Mike Haynes, Professor of International Political Economy
With huge fanfare the new JLR plant is opening today (Oct 30, 2014) at the i54. Britain's newest car plant is strategically situated at the junction between Wolverhampton's Stafford Road and the M54, just a couple of miles away from the M6. It is, says the local Express and Star, 'the crowning glory for the West Midlands'.
The excitement is understandable given the uncertainty of the economic recovery. The speed of the building of the plant and the remodelling of the road system has been remarkable. When the plant is fully operational it will be producing cylinder heads, blocks and crankshafts and assembling petrol and diesel engines at the rate of nearly two a minute. This will help the JLR luxury brand compete globally with the likes of BMW, Mercedes and Audi.
What is being made is also important. The engines from this plant will replace those that have been brought in from Ford. Enthusiasts hope that this will be the basis of a local reinvestment strategy in skills and technology which will help local economic recovery and boost local engineering.
But it is important to be realistic. There is an irony in the fact that this huge investment 'in Britain' and the 'West Midlands' is being done by JLR's owners - the giant Indian conglomerate Tata. Tata seems to have the cash, foresight and appetite for risk that has been lacking under JLR's previous owners. But the global car market is fiercely competitive so Tata's strategy, and within it JLR's , is a global one too. Alongside the West Midlands, production is also being geared up in several other parts of the world including Brazil and China.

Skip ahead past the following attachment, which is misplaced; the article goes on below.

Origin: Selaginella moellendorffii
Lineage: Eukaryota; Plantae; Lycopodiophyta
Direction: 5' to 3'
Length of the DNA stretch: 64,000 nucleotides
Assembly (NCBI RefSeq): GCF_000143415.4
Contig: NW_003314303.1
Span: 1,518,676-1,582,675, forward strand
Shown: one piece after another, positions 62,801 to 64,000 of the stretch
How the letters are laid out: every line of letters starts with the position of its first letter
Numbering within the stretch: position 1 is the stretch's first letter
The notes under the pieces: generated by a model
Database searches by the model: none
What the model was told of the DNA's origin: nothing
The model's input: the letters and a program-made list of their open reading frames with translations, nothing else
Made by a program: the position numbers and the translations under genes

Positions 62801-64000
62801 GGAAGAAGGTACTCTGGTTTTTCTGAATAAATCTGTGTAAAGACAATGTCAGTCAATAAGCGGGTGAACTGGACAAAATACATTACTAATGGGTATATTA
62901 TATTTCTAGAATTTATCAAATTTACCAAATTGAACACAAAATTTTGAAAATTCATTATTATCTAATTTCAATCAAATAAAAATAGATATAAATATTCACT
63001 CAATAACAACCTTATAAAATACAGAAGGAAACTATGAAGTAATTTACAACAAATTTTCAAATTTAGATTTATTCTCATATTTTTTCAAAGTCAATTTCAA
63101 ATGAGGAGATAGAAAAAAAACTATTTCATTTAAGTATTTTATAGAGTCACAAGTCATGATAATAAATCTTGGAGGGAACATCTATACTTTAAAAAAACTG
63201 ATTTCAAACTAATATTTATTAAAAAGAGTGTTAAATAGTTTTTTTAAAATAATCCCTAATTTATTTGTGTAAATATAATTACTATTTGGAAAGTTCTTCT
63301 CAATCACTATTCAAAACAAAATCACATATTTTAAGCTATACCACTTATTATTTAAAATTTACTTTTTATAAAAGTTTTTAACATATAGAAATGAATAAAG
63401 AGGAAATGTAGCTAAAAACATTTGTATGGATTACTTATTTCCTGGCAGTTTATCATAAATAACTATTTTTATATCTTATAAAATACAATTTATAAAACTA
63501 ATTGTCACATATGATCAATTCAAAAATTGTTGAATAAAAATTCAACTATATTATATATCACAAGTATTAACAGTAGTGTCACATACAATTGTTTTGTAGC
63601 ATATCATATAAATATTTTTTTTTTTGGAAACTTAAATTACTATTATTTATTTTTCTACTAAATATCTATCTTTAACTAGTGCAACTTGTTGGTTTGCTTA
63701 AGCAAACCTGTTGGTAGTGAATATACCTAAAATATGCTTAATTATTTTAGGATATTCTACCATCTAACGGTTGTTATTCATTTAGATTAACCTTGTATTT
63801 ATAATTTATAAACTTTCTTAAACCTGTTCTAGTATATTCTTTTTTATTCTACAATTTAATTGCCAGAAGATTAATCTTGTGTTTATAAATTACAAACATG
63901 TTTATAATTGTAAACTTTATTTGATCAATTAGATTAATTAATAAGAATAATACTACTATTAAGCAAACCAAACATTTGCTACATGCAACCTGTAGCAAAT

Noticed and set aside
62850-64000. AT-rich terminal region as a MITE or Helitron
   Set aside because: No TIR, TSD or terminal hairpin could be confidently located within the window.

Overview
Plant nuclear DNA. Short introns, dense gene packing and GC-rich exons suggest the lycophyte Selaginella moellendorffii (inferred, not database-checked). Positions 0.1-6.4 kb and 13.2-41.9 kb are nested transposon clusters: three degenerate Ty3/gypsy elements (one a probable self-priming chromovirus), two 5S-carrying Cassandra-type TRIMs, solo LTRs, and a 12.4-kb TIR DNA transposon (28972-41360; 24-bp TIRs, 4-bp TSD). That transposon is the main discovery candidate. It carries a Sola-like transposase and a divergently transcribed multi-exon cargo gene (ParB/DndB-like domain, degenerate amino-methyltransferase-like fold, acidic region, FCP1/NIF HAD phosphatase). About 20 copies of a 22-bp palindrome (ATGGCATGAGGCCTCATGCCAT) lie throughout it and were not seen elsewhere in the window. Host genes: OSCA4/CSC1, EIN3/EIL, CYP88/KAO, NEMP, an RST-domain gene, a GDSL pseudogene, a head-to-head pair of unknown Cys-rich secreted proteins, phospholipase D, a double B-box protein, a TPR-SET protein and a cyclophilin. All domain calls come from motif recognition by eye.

The luxury car market is vibrant. This is partly because the world is getting a richer but much more because the rich are getting richer a lot faster still. Most of the JLR cars 'made in Britain' will go for export to feed the appetite of the super-rich, what their critics call the 1%, and not least those in the BRICS - Brazil, Russia, India and China.
And we need to be realistic about the production process too. A half century ago, when the Midlands car industry was at its peak, supply chains were local - now they tend to be global. So while there will be a boost in terms of some Midlands produced components the fact that much of the work of the i54 plant will involve assembly is also important.
So too is something that economists call capital intensity. This is the balance between workers and machines. Once manufacturing employed millions because machines needed a lot of people to feed and operate them. But technological change means that machines have become more sophisticated. Capital intensity has risen. Any manufacturing renaissance, nationally or locally, is unlikely therefore to produce an enormous job boost.
You can see the problem in the publicity figures for the JLR plant. We simply do not know how much the plant has actually cost and how many jobs will be created. But assume that the publicity figures are right and the plant does cost £500 million and will create 1600 jobs. Then crudely this means that the amount of capital per worker is around £300,000. This is huge in global terms but increasingly commonplace in the advanced countries. As manufacturing output increases, the number of workers employed to make it is diminishing. When the plant is fully up and running, therefore, it will be interesting to see how the workforce figures break down between production workers and office staff, security guards, cooks and cleaners.